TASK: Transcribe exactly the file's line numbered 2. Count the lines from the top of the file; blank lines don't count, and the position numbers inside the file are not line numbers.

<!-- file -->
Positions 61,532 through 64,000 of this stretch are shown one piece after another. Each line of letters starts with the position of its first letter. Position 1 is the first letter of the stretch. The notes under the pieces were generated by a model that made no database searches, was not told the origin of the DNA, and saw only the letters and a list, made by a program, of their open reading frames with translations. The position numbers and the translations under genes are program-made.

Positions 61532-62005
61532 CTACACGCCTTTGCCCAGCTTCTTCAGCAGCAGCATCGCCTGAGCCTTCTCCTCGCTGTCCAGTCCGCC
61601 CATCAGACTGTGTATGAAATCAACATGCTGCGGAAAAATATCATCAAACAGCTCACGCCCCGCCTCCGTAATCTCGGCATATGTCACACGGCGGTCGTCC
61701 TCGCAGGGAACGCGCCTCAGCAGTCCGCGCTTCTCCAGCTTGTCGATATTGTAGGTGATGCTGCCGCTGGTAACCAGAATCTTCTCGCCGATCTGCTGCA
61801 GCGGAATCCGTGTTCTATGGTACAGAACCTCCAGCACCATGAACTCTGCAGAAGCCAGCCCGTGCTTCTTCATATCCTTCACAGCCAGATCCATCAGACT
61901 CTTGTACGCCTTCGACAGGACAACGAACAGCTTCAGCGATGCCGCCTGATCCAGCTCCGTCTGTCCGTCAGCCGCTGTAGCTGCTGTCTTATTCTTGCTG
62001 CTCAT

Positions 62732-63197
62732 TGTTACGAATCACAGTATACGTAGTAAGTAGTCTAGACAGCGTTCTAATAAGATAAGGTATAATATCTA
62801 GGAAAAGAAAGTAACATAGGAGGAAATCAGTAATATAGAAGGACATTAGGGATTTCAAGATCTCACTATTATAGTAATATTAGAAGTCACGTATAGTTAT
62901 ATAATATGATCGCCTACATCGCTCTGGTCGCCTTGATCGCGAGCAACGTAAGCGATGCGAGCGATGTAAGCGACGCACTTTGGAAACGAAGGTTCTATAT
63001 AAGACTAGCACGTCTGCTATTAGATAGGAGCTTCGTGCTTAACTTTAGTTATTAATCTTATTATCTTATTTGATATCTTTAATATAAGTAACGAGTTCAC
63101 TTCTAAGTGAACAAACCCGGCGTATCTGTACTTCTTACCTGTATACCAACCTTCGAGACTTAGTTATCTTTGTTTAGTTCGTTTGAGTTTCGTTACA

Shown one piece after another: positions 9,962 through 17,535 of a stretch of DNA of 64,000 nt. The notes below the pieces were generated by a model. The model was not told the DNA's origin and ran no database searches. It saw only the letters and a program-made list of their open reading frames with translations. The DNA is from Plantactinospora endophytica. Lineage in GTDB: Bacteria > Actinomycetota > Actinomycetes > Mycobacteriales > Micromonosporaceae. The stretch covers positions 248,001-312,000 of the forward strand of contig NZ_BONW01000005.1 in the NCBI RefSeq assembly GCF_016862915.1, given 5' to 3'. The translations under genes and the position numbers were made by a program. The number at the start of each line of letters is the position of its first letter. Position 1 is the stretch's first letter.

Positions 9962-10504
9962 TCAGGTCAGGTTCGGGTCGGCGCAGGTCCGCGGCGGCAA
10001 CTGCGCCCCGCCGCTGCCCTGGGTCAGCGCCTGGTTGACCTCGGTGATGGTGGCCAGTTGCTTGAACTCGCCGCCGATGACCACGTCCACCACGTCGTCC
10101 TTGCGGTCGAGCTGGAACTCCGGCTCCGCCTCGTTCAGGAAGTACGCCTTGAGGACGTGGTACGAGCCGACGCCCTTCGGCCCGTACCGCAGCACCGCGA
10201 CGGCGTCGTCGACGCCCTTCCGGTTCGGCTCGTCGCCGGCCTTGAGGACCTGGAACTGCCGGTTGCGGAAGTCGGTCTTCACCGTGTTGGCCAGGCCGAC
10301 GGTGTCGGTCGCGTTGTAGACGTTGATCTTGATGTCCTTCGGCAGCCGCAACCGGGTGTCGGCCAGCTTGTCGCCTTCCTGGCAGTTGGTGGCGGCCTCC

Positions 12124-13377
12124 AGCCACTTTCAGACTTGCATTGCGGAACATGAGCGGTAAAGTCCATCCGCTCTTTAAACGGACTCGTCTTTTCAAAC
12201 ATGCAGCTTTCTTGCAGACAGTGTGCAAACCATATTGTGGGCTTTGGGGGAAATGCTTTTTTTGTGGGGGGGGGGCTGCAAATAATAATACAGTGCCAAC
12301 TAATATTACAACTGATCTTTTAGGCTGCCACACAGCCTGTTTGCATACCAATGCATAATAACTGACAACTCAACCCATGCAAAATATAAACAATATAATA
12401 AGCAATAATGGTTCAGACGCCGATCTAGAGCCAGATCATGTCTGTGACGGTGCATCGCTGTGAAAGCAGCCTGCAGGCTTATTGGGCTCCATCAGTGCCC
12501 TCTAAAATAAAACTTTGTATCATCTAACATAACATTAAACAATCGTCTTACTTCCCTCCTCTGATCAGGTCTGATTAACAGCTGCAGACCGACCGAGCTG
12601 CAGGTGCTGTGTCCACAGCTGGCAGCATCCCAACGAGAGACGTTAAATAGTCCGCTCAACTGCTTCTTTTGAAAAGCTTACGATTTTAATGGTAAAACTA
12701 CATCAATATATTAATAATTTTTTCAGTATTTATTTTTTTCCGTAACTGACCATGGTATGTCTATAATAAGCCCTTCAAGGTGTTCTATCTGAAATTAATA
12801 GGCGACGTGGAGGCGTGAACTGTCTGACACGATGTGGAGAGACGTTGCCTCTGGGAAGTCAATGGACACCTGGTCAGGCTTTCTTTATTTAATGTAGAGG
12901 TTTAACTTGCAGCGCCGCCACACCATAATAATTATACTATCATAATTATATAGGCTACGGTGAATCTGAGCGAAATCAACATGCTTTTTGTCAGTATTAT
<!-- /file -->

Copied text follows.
Positions 61532-62005